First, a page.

Let’s take a closer look at the quarterly averages by sector.

Russian Manufacturing PMI for 4Q 2015 stood at 49.7, which is a gain on 48.4 in 3Q 2015 and marks the strongest quarterly reading since 4Q 2014, but also marks the fourth consecutive quarter of sub-50 readings. The weaknesses in Manufacturing are especially troubling, as the sector is broadly targeted for imports substitution - a major policy shift by the Government since the start of 2015. Making matters worse, the sector should have benefited from strong ruble depreciation over the last 12 months, which - as it appears so far - did not lead to substantial increase in exporting activity. In part, this reflects weaknesses in global demand, but in part it reflects structural problems in Russian manufacturing that find goods supplied by the sector of generally non-competitive quality for global markets, even amidst improved price competitiveness.

Overall, we now have four consecutive quarters of sub-50 readings in Manufacturing sector - for the first time since 3Q 2008-1Q 2009 period.

Russian Services PMI for 4Q 2015 stood at 48.5, down sharply on 50.7 reading in 3Q 2015 and marking the weakest reading in the series since the start of 2Q 2015.Disappointingly, 4Q reading for Services sector broke two consecutive quarters of above 50 readings and done so sharply. Since the start of 1Q 2014, the sector has now posted sub-50 readings in 5 out of 8 quarters, and it managed to post statistically significant readings above 50 in only two quarters.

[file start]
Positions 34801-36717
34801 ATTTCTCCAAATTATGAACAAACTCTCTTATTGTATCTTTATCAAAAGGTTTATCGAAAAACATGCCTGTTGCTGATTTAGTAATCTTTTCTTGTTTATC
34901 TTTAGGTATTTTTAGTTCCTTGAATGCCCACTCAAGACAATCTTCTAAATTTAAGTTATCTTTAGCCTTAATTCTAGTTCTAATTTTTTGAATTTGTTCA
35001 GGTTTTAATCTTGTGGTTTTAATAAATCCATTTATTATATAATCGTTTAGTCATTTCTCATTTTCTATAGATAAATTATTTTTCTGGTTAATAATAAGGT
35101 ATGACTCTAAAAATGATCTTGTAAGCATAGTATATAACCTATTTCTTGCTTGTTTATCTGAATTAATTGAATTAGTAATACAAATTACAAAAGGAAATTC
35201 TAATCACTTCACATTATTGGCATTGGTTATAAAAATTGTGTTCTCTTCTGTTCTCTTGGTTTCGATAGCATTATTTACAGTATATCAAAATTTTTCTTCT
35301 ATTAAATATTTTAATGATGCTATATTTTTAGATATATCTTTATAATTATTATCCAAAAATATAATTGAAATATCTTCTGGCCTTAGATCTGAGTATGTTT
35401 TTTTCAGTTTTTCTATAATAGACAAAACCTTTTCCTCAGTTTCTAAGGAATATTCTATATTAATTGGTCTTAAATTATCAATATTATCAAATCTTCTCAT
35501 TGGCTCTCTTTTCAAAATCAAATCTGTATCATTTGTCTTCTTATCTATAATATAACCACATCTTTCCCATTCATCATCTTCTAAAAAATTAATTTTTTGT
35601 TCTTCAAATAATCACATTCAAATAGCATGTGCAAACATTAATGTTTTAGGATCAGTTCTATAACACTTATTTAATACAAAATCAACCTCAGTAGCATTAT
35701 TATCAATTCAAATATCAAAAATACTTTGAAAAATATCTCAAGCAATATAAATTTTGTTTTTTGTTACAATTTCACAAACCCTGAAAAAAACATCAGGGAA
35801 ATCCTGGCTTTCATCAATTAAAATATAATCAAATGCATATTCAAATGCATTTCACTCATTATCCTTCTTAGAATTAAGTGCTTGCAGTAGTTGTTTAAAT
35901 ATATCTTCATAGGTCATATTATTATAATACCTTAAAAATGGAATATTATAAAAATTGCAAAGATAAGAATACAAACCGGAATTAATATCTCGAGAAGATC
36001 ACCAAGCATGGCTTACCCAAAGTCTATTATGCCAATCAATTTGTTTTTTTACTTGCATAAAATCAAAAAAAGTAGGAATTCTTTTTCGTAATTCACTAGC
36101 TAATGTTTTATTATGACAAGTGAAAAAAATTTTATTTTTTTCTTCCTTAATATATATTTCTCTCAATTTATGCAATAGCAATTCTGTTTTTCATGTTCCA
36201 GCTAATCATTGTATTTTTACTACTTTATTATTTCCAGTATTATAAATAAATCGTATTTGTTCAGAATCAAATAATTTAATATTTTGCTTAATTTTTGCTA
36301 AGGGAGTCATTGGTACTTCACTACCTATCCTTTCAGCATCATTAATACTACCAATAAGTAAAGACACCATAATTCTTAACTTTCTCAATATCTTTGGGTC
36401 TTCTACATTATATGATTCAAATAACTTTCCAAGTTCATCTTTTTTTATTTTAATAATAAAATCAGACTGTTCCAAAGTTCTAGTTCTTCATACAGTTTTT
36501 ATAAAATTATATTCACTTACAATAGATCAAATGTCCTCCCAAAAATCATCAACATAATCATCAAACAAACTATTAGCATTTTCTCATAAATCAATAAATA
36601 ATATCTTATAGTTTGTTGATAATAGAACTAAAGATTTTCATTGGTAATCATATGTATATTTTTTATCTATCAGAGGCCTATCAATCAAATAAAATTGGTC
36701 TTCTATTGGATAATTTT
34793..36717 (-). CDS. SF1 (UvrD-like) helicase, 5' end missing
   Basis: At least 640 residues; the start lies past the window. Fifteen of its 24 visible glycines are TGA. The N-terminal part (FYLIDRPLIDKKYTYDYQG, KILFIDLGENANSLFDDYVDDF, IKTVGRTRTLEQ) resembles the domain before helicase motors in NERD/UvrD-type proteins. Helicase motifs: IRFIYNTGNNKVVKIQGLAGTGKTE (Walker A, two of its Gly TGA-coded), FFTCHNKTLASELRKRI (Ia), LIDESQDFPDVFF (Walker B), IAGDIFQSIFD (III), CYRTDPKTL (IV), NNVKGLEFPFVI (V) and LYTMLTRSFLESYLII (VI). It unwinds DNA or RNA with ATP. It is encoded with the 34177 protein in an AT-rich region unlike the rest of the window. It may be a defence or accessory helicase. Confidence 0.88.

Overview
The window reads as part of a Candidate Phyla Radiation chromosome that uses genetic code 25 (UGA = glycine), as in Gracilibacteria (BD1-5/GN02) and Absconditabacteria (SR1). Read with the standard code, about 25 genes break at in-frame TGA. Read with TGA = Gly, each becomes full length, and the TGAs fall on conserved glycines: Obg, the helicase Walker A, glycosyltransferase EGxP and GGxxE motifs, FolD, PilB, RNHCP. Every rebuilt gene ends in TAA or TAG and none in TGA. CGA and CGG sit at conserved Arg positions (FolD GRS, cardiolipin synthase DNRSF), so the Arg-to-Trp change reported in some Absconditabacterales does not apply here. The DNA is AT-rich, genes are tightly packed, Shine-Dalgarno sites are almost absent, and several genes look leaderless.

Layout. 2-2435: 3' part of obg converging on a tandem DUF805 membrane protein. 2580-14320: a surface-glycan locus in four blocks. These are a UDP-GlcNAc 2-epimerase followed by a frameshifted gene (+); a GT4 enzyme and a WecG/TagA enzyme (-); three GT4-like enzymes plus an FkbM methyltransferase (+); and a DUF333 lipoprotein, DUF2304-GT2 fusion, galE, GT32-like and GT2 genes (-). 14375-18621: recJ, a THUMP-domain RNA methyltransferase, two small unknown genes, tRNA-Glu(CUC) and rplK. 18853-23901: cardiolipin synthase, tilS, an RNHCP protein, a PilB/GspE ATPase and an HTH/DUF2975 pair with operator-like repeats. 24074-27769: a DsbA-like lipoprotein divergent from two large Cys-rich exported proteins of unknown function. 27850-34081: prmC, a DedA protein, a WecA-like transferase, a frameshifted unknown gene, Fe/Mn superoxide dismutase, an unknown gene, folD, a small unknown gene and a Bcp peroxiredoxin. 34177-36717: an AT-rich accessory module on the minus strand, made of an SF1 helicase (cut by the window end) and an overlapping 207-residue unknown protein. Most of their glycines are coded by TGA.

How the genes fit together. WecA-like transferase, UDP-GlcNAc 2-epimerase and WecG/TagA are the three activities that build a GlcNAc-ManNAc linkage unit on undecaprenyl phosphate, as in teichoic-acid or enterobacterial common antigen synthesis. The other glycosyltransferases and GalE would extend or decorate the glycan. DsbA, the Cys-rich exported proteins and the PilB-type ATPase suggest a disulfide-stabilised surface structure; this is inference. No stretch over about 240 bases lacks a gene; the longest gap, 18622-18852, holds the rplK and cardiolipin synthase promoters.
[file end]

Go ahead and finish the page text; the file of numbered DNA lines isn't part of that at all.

The above has meant that the composite activity index (distinct from Composite PMI) for Russian stood at 93.9 in 4Q 2015, which is an improvement on 90.3 in 3Q 2015, but marks fifth consecutive quarter of the overall production growth being negative (across combined services and manufacturing sectors). While 4Q composite indicator was the strongest in three quarters, it remains extremely weak (statistically significantly below zero growth marker of 100) and the third weakest of all quarters since the start of 3Q 2009.

On the net, therefore, while Russian economy posted some 4Q signals of growth consistent with less sharp contraction across combined Services and Manufacturing sectors, than in 2Q-3Q 2015, the deterioration in growth conditions in the economy in 4Q 2015 remained pronounced and this strongly suggests that we did not witness stabilisation of the Russian economy in 4Q 2015.

Stay tuned for analysis of BRIC PMIs next.

4/1/16: Russia Services & Manufacturing PMIs: December 2015

Russian PMIs are out for December 2015, so here is monthly data reading:

Russian Manufacturing PMIs posted a deterioration in sector performance in December, falling to 48.7 from 50.1 in November. This reverses two consecutive months of above 50 readings in October and November. It is worth noting that October-November readings were not statistically distinct from 50.0. On a quarterly basis, 4Q 2015 average reading was 49.7, which is better than 48.4 average for 3Q 2015, but still below 50.0 line. Overall December reading was the weakest since August 2015 and signals that the much anticipated stabilisation of the Russian economy did not take place in December.